Copyright is the basis for contract law and contractual relations. Therefore, the second part of this chapter discusses the property rights approach (Coase 1937; Williamson 1975) as well as contractual economics (see e.g. Caves 2002) in relation to the music business. The findings on the economics of copyright and contracts are then linked to market forms, since music copyrights provide monopolistic competition resulting in oligopolies in the different sectors of the music industry (Tschmuck 2009).

 

Chapter 4: The markets for music: music publishing

This chapter discusses both the market volume of the international music publishing market as well as of some relevant national (US, UK, Germany) and different business models such as sheet music sales and music licensing. It also analyses the economic relevance of industry publishers such as Universal Music Publishing, Sony/ATV, and Warner/Chappell Music and highlights the role of indie publishers.

 

Chapter 5: The markets for music: sound recording

In a similar way, this chapter analyses the volume and organisation of the sound recording market. It delineates the change from a physical product market (vinyl record, MC, CD, DVD) to a digital market that is driven by music downloads and streaming portals, and it presents statistics on the recorded music sales for the global as well as for relevant national markets (US, UK, Japan and Germany). Next, it discusses the impact of “piracy” on the sales and explains the change from an album driven business to a single market. Empirical data highlight new consumption patterns and changing music consumer behaviour. Overall, this section analyses the broader shifts impacting the value network of the production, distribution, and consumption of music in the digital age.

 

Chapter 6: The markets for music: live music

While the recorded music market dramatically decreased in the past 15 years, the live music market boomed at the same time. This can be evidenced by statistics on selected national live music markets (US and Germany). In addition to changes in music consumption behaviour, the live music market also benefited from a structural reorganisation of the market by large and influential players. This chapter therefore tells the story of LiveNation’s rise to its current status as the world’s most influential music promoter and ticketing company in order to exemplify the shift the live music industry has undergone from being a highly decentralised business to becoming a global billion dollars business that is controlled by a tight oligopoly.

 

Chapter 7: Secondary music markets

Music does play an important role not only in primary music markets but also in secondary markets. Music is highly relevant for radio and music television, but it is also used in TV films and documentaries as well as motion pictures. Music plays an integral role in video games and is used in commercials as a means to appeal to audiences emotionally. Music licensing serves as the link to the primary music markets, and collecting societies play an important part in this respect. This section therefore explains all relevant secondary music markets as well as highly relevant income sources such as branding, sponsoring, and merchandising. Throughout this chapter, recourse to several case studies of branding and sponsoring co-operations between artists and large corporations will illuminate the overall analysis.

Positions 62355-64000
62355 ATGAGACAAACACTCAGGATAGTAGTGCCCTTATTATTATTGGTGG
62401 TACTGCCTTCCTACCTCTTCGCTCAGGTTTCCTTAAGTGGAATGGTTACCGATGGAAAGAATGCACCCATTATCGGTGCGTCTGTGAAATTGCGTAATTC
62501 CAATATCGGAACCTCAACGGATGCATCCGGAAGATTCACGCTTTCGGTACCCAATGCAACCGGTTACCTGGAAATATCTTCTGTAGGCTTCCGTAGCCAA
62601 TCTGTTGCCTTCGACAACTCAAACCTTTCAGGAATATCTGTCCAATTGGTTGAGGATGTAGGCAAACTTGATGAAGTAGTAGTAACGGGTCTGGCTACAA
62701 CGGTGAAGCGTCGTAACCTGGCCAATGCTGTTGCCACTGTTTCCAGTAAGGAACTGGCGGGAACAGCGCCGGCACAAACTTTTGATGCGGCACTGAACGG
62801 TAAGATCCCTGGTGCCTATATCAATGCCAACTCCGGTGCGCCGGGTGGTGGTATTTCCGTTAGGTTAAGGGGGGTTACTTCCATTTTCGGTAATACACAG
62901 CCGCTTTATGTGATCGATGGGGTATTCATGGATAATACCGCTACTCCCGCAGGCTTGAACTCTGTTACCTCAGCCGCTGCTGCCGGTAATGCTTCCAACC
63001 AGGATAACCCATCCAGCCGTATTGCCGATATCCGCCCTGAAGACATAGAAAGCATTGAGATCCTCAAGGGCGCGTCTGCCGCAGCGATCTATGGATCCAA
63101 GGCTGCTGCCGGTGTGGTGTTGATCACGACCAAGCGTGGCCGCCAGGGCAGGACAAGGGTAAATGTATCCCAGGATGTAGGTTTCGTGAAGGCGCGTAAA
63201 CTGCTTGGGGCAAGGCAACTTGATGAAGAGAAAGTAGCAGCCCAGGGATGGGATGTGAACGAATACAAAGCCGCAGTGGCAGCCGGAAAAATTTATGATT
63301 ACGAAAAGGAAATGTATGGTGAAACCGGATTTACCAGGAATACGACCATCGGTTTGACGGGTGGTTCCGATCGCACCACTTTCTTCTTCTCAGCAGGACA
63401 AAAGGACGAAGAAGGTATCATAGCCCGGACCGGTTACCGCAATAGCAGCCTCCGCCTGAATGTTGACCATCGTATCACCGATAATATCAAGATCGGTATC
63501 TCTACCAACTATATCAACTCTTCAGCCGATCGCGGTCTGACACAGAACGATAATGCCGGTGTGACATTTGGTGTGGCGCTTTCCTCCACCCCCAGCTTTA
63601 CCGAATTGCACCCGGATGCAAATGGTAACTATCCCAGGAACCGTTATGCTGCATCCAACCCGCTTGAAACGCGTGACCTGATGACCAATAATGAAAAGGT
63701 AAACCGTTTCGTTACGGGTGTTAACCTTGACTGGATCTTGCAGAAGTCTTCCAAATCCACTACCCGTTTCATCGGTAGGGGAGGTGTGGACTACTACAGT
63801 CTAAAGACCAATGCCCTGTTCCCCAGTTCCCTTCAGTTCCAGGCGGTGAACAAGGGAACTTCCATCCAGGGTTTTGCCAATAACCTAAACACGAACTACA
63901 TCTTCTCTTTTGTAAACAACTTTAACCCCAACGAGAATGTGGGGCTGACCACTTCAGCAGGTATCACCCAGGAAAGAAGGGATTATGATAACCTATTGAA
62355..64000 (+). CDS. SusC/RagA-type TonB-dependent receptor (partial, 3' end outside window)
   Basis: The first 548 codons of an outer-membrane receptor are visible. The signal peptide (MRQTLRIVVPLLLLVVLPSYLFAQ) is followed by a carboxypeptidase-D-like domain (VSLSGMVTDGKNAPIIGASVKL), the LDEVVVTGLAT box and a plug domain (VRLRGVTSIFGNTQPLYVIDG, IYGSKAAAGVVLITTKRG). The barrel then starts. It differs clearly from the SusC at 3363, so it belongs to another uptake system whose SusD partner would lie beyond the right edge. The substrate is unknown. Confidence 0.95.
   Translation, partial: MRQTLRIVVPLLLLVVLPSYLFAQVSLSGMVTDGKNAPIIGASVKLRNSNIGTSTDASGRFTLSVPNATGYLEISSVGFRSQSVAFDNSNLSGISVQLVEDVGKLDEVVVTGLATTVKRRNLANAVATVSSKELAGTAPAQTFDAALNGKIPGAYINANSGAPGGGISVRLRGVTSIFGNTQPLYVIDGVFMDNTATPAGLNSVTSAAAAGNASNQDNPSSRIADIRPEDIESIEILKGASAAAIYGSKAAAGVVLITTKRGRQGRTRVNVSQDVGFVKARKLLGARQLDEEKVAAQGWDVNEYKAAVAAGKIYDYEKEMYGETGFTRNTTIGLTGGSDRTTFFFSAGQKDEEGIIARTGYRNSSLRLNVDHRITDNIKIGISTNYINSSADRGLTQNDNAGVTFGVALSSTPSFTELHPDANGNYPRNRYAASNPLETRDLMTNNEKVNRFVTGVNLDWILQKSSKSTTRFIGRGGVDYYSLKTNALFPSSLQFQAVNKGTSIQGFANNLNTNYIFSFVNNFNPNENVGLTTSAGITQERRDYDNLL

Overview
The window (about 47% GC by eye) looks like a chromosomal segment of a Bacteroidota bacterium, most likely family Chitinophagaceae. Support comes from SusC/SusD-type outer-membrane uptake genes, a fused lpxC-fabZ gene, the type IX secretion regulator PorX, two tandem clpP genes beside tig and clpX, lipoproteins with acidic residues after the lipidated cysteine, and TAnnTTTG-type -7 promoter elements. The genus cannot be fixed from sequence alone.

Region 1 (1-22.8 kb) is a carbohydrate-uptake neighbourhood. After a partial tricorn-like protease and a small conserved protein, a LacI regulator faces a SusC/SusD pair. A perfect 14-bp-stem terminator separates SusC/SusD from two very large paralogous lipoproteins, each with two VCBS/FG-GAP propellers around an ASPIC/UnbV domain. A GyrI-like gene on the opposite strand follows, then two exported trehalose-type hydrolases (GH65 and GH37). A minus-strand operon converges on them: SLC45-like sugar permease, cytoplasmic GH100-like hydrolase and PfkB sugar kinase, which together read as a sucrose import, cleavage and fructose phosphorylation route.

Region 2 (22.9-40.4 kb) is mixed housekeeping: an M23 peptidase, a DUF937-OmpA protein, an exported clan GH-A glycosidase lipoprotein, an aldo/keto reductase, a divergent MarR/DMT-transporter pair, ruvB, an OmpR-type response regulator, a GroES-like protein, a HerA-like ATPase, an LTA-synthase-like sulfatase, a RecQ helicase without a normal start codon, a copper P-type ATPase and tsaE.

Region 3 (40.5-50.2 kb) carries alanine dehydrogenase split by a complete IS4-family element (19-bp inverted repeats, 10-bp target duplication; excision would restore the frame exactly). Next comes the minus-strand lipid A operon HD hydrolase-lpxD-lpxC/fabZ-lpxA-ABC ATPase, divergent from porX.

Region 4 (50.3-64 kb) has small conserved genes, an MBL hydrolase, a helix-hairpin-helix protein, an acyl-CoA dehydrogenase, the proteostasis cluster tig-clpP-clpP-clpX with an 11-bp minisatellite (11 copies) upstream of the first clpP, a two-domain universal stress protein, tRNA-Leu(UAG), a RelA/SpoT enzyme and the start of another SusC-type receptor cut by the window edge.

Chapter 8: Music labour markets

The music industry is not just a revenue source for artists and music firms; it is also a labour market. This chapter therefore takes a look at different occupations and careers in the sectors of the music industry. It presents statistical material on the music industry’s labour markets and describes the different revenue streams for musicians. Since artist revenues from music publishing and recorded music sales are modest, musicians also rely on labour markets in the wider music economy: music education, music advocacy/export, music lobbying, etc.

 

Chapter 9: Economics of the digital music business

The book closes with a chapter on the evolving digital music business. In-depth statistics on the international and several national digital music markets are provided to highlight the economic relevance of different digital formats (download, mobile music, streaming).

The chapter explains new business models such as music download services, music streaming platforms, mobile music providers, cloud music services, as well as music recognition and recommendation systems. It also assesses the economic relevance of some of the new players (Apple, Google, Amazon etc.) and discusses the driving forces behind the digitization of the music economy – media convergence, prosumption, disintermediation, etc.

 

Each chapter provides a list of recommended readings, and an index for persons, companies, institutions, technical terms, etc. concludes the book.

 

Peter Tschmuck, 2017, The Economics of Music. Newcastle-upon-Tyne: Agenda Publishing.

Hardback £55.00 | $70.00 ISBN 9781911116073
Paperback £16.00 | $23.00 ISBN 9781911116080
e-book £16.00 | $23.00 ISBN 9781911116097
Buy a book copy here: Agenda Publishing